African Union And Dynamic Leadership

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These are not the best of times for Africa and the African Union (AU). Its flagship political organization, which many expects to provide continental leadership has only just launched a fresh process to fill the vacant positions of its Chairperson, Deputy and eight Commissioners in January 2017 following the stalemated election at its 27th Summit in Kigali, Rwanda last July.

No doubt, the AU which succeeded the Organization of African Unity (OAU) in 2001 has chalked some achievements beyond the name change, but concerned Pan-Africanists and observers are worried about the seeming lack of vision and creativity by the Addis Ababa-based Commission.

The majority of Africa’s estimated 800 million people are disillusioned and desperate. Their continent is not just on the bottom rung of human development indicators. It has become a metaphor for disease, poverty, unemployment, corruption and mismanagement, bad governance and faces the greatest human displacement among all the world regions, with more Africans forced from their homes by conflicts, hardships or oppression by governments. Compared to other regions, more African countries are either involved in raging conflicts or are experiencing post-conflict tensions, forcing hundreds if not thousands of its youths on daily dangerous journeys abroad in desperate attempts to escape hardships in their home countries.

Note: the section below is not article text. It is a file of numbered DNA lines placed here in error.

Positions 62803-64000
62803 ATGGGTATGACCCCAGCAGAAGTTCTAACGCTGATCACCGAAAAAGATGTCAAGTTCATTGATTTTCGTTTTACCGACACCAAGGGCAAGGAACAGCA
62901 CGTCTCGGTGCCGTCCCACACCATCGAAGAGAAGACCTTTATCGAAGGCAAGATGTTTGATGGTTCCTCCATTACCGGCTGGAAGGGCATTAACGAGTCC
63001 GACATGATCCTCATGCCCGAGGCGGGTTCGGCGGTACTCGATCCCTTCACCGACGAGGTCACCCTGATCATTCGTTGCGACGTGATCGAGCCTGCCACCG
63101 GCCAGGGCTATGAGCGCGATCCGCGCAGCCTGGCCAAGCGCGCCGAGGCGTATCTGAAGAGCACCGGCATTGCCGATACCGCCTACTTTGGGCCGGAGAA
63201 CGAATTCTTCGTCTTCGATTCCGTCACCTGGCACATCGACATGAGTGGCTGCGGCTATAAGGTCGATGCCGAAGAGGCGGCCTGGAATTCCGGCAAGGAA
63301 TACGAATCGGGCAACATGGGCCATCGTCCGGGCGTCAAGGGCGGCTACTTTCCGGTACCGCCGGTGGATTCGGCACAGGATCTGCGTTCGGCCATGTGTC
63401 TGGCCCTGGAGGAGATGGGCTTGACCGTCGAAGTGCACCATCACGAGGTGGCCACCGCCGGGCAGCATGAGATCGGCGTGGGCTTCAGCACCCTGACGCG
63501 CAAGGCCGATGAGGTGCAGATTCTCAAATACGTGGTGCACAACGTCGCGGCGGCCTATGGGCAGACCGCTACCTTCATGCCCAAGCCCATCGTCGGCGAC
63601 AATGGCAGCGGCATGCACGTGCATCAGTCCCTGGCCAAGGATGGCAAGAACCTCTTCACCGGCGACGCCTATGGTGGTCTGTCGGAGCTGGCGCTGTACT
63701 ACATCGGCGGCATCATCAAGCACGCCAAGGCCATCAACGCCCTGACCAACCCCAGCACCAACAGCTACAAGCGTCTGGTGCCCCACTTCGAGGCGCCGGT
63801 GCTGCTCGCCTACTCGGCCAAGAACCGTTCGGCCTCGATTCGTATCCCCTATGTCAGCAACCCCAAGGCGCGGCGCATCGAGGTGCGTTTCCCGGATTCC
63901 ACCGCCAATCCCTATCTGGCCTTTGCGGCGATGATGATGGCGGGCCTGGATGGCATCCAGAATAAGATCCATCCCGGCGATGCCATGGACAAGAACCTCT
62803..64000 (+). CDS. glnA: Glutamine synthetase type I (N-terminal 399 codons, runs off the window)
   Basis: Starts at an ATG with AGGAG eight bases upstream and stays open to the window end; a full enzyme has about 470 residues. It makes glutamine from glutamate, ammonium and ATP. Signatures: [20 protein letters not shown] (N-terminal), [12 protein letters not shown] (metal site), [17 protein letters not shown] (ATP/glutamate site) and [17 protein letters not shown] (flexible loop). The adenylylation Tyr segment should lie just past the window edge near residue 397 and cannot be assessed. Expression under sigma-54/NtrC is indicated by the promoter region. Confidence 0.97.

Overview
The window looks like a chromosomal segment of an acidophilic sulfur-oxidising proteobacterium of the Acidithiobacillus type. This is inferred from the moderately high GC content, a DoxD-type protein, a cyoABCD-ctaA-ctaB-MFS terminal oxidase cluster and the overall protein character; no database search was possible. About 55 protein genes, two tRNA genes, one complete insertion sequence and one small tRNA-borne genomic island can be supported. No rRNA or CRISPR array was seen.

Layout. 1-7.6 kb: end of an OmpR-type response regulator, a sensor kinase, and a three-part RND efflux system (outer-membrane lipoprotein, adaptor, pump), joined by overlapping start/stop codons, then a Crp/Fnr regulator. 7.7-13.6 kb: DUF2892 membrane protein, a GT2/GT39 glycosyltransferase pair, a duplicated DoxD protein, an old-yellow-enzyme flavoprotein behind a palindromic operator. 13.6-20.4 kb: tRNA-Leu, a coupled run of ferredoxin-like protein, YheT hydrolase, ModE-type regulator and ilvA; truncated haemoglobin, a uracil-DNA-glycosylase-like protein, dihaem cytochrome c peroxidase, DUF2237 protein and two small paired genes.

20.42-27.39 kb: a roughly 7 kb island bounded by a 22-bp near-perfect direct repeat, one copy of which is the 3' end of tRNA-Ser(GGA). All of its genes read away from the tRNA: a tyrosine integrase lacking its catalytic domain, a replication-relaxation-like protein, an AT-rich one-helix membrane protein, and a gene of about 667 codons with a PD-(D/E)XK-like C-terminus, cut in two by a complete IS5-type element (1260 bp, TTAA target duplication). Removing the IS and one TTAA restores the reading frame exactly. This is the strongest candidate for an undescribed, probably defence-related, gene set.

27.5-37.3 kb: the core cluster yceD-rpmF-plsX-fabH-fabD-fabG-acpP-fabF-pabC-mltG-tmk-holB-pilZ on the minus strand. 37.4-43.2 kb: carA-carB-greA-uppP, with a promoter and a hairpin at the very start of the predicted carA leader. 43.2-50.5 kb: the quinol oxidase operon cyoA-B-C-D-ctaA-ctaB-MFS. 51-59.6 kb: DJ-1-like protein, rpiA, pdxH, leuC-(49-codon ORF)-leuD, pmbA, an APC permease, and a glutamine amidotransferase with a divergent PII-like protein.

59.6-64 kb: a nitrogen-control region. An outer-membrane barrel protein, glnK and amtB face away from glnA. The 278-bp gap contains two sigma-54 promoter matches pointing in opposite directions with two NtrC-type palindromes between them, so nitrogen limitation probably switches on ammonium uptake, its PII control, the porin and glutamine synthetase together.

The AU may not be an alternative to the governments in its member States, but a purposeful and dynamic AU leadership can inspire, mobilize and galvanize the governments and the populations around quick solutions to the myriad problems confronting the continent.

Consequently, and beyond the more acceptable calls for an urgent restructuring of the AU, some critics with more extreme views are advocating outright disbandment, Afrexit (after the British exit of the European Union) or the formation of an alternative organization by opposition political parties on the continent.

Among proponents for Afrexit or an alternative AU is Tendai Ruben Mbofana, a social justice activist and commentator. In a recent Op-Ed, he argued that the “AU is nothing more than a dictators’ club, which seeks to serve and protect the interests of those in power, at the expense of the suffering ordinary people.” While admitting that “not all opposition parties on the continent serve the interests of the people,” he insists that “discretion” could be exercised in determining the composition of a “Shadow AU,” citing the Union’s alleged failures in South Sudan, Burundi and Zimbabwe, his home country, to buttress his argument.